Aging and energetics' 'Top 40' future research opportunities 2010-2013

Steven N. Austad, David B. Allison, Lisa H. Antoine, Scott W. Ballinger, Marcas M. Bamman, Peggy Biga, Victor M. Darley-Usmar, Gordon Fisher, Julia M. Gohlke, Ganesh V. Halade, John L. Hartman, Gary R. Hunter, Joseph L. Messina, Tim R. Nagy, Eric P. Plaisance, Mickie L. Powell, Kevin A. Roth, Michael W. Sandel, Tonia S. Schwartz, Daniel L. SmithJ. David Sweatt, Trygve O. Tollefsbol, Stephen A. Watts, Yongbin Yang, Jianhua Zhang

Research output: Contribution to journalArticlepeer-review

15 Scopus citations


Background: As part of a coordinated effort to expand our research activity at the interface of Aging and Energetics a team of investigators at The University of Alabama at Birmingham systematically assayed and catalogued the top research priorities identified in leading publications in that domain, believing the result would be useful to the scientific community at large. Objective: To identify research priorities and opportunities in the domain of aging and energetics as advocated in the 40 most cited papers related to aging and energetics in the last 4 years. Design: The investigators conducted a search for papers on aging and energetics in Scopus, ranked the resulting papers by number of times they were cited, and selected the ten most-cited papers in each of the four years that include 2010 to 2013, inclusive. Results: Ten research categories were identified from the 40 papers. These included: (1) Calorie restriction (CR) longevity response, (2) role of mTOR (mechanistic target of Rapamycin) and related factors in lifespan extension, (3) nutrient effects beyond energy (especially resveratrol, omega-3 fatty acids, and selected amino acids), 4) autophagy and increased longevity and health, (5) aging-associated predictors of chronic disease, (6) use and effects of mesenchymal stem cells (MSCs), (7) telomeres relative to aging and energetics, (8) accretion and effects of body fat, (9) the aging heart, and (10) mitochondria, reactive oxygen species, and cellular energetics. Conclusion: The field is rich with exciting opportunities to build upon our existing knowledge about the relations among aspects of aging and aspects of energetics and to better understand the mechanisms which connect them.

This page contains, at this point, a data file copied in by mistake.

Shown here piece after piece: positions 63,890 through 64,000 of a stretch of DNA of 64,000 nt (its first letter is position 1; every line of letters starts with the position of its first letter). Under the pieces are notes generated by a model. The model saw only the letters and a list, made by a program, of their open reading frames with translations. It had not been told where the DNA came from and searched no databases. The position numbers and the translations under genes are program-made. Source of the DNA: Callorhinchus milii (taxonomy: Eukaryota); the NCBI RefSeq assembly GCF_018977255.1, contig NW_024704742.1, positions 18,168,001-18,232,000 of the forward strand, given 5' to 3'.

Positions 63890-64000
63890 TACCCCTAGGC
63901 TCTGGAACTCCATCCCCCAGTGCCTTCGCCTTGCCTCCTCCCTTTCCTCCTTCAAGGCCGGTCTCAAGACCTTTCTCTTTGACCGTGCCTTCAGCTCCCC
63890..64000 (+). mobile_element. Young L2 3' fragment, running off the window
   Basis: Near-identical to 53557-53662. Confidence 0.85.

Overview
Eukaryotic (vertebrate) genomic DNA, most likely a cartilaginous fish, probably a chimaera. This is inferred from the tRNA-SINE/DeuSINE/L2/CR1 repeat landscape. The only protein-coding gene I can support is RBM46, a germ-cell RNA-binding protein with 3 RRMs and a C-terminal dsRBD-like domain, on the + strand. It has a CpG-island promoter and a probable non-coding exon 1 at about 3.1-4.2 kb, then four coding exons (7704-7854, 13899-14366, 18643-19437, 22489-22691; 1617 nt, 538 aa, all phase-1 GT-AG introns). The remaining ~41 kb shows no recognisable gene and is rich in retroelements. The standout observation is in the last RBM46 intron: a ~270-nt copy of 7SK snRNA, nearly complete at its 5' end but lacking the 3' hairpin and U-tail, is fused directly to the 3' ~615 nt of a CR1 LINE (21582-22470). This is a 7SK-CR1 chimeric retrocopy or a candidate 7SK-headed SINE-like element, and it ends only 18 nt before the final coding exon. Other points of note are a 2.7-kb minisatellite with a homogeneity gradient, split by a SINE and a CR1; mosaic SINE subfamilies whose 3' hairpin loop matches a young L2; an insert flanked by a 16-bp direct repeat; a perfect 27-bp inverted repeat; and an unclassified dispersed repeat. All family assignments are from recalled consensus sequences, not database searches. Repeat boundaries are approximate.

Original languageEnglish (US)
StatePublished - Sep 12 2014

ASJC Scopus subject areas

  • Biochemistry, Genetics and Molecular Biology(all)
  • Immunology and Microbiology(all)
  • Pharmacology, Toxicology and Pharmaceutics(all)


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